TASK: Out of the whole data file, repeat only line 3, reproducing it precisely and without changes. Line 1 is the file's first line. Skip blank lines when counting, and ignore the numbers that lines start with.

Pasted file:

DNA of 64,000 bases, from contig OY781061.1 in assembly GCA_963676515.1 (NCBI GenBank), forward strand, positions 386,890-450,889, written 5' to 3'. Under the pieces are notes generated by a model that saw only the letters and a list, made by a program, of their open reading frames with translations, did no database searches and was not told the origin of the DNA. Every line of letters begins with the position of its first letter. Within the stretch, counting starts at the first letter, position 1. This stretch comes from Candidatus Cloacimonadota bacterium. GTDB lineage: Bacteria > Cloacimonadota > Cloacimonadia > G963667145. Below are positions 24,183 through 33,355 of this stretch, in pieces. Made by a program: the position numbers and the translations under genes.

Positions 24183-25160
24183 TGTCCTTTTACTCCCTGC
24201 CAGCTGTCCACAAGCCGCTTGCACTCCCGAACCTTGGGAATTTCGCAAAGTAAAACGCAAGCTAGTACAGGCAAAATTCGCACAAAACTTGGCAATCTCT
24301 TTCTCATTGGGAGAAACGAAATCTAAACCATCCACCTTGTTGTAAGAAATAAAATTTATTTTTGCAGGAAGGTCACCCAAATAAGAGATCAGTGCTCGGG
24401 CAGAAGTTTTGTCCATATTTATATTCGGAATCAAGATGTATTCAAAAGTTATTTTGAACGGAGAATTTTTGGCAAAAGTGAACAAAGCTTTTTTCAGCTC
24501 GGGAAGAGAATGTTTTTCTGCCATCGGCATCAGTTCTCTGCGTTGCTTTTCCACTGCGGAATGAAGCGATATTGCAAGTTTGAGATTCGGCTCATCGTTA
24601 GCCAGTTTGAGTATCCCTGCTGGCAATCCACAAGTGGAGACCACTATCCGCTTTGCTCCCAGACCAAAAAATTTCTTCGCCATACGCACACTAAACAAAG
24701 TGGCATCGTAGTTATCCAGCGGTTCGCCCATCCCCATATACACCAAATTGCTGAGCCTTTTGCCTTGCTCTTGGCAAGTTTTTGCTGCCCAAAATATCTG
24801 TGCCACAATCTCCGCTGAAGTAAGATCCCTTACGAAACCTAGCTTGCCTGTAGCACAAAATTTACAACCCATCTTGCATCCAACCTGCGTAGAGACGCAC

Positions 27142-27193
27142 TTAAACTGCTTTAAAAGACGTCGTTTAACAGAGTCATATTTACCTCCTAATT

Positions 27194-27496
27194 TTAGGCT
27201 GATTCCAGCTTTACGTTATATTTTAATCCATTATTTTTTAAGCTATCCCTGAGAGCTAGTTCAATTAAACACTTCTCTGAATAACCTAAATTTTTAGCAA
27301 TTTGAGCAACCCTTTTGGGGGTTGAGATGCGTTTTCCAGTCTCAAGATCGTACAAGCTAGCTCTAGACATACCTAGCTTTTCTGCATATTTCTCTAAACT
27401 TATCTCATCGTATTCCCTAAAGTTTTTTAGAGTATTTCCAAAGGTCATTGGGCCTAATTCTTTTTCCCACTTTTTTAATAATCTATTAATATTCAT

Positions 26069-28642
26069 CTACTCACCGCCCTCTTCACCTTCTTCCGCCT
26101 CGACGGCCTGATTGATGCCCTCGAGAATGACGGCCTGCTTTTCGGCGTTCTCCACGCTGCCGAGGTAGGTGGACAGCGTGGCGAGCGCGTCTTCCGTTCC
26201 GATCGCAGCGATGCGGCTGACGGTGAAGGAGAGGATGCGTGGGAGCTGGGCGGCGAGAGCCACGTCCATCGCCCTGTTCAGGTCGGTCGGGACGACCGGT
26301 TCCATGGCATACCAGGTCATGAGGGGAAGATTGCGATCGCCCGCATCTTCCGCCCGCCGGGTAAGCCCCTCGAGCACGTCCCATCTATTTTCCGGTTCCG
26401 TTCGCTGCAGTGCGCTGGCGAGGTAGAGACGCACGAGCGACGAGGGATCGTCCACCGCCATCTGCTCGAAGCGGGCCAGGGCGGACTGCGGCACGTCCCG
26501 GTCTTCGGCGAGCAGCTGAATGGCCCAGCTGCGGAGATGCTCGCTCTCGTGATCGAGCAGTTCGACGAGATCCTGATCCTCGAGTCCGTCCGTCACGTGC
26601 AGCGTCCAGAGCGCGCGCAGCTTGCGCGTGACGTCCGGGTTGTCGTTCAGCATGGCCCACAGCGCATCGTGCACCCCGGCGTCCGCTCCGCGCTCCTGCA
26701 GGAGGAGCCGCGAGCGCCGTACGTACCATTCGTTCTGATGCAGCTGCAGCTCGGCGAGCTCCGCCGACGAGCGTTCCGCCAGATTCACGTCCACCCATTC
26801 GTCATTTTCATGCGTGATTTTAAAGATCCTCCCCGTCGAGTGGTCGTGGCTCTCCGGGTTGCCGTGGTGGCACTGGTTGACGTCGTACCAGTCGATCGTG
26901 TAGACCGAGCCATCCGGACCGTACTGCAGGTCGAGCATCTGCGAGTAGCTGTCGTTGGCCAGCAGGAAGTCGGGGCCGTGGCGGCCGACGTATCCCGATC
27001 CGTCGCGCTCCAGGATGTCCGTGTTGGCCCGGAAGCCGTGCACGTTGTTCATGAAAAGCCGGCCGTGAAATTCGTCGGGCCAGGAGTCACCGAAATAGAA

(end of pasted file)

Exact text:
24183 TGTCCTTTTACTCCCTGC